Shoulder Pain And Disability Index (SPADI)
In the text below the calculator there is more information about the items that this index consists in, about the scoring method and the original studies that the tool is based on.
The shoulder pain and disability index (SPADI) evaluates how impaired functional status is, based on 13 activities of daily living.
The index is addressed to patients diagnosed with pain of the shoulder and other debilitating conditions that affect the function of the shoulder.
Because the SPADI consists of two components, with 5, respectively 8 items, there are three scores provided in the result: two preliminary ones, a pain and a disability score, and a final, total SPADI.
The following calculations take place:
■ Pain score in points (first 5 items) / 50 x 100;
■ Disability score in points (last 8 items) / 80 x 100;
■ Total SPADI score in points (all items) /130 x 100.
Send Us Your Feedback
Steps on how to print your input & results:
1. Fill in the calculator/tool with your values and/or your answer choices and press Calculate.
2. Then you can click on the Print button to open a PDF in a separate window with the inputs and results. You can further save the PDF or print it.
Please note that once you have closed the PDF you need to click on the Calculate button before you try opening it again, otherwise the input and/or results may not appear in the pdf.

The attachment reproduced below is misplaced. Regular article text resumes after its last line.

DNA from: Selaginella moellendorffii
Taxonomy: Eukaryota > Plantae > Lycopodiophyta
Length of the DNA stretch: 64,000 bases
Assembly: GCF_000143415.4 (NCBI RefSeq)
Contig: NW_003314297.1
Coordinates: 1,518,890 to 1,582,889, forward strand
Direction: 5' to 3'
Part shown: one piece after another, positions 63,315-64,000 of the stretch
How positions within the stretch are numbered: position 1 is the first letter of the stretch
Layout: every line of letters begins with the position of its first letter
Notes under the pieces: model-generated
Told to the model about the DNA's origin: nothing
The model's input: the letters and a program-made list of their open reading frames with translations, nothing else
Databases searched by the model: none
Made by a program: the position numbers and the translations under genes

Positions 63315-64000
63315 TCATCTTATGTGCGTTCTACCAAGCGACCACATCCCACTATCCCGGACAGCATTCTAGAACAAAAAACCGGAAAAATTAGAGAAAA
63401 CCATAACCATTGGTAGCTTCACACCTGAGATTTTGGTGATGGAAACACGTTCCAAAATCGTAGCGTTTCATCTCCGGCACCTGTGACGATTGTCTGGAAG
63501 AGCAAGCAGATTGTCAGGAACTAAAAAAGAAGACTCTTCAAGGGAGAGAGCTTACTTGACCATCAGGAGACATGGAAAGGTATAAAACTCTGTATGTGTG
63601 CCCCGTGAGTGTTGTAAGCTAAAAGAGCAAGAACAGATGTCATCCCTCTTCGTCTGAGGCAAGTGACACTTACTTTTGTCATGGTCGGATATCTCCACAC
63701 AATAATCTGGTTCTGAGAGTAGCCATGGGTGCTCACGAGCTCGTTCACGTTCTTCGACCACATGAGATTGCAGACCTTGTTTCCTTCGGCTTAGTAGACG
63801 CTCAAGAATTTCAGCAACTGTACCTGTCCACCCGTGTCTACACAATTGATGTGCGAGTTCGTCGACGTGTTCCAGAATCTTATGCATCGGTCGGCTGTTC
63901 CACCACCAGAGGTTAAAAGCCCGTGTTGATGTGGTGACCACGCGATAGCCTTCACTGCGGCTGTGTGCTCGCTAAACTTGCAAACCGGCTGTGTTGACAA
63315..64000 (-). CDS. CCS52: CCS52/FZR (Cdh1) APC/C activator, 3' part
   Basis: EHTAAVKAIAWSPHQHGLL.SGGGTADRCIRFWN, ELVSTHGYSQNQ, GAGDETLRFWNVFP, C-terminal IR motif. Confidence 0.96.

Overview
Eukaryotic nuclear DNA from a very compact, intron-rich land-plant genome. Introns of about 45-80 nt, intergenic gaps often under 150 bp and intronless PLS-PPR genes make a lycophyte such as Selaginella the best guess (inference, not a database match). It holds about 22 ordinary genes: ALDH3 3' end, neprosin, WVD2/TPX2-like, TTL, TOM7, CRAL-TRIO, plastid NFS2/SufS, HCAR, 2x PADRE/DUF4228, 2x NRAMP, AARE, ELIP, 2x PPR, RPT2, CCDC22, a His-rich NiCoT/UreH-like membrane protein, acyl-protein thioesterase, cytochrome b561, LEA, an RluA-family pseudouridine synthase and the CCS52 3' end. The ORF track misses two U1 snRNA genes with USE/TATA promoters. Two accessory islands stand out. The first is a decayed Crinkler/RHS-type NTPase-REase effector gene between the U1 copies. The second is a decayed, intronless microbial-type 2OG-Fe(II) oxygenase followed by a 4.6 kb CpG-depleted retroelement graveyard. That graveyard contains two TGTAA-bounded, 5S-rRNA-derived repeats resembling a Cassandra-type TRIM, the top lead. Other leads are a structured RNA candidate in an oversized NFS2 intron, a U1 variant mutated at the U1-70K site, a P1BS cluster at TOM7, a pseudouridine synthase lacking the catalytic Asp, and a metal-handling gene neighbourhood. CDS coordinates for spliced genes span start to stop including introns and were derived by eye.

The index explained
This is a self-assessment questionnaire addressed to patients suffering from shoulder conditions, which evaluates both the pain and the disability component.
Each of the 13 items is to be rated with a number from 0 to 10:
■ For the pain score (first 5 items): 0 means no pain and 10 means worst pain imaginable;
■ For the disability score (last 8 items): 0 means no impairment and 10 means the patient requires help to perform that action.
The following table introduces the items in both components of the SPADI:
|Pain Scale||Disability Scale|
|At its worst?
When lying on the involved side?
Reaching for something on a high shelf?
Touching the back of your neck?
Pushing with the involved arm?
|Washing your hair?
Washing your back?
Putting on an undershirt or a jumper?
Putting on a shirt that buttons down the front?
Putting on your pants?
Placing an object on a high shelf?
Carrying a heavy object of 10lbs/4.5kg?
Removing something from your back pocket?
The SPADI evaluates severity of pain and the lack of functional skills in the outpatient setting for a variety of conditions (each summarized below with their validation study):
■ Joint replacement surgery (Angst et al 2007);
■ Adhesive capsulitis (Staples et al 2010, Tveita et al 2008);
■ Rotator cuff disease (Ekeberg et al 2008);
■ Rheumatoid arthritis (Christie et al 2010);
■ Study of shoulder symptoms (Hill et al 2011).
This shoulder pain model has been praised for its administration rapidity and the fact that it correlates well with other region-specific shoulder questionnaires.
The model has shown responsivity to changes in time and has enough discriminatory capacity to differentiate between patients with improving and deteriorating conditions.
On the other hand, the SPADI has been deemed less comprehensive than other similar scales for the fact that it does not appear to adequately distinguish between pain and dysfunction.
Compared to the other tools available for shoulder disability, the SPADI remains the most recommended because of its strong psychometric properties.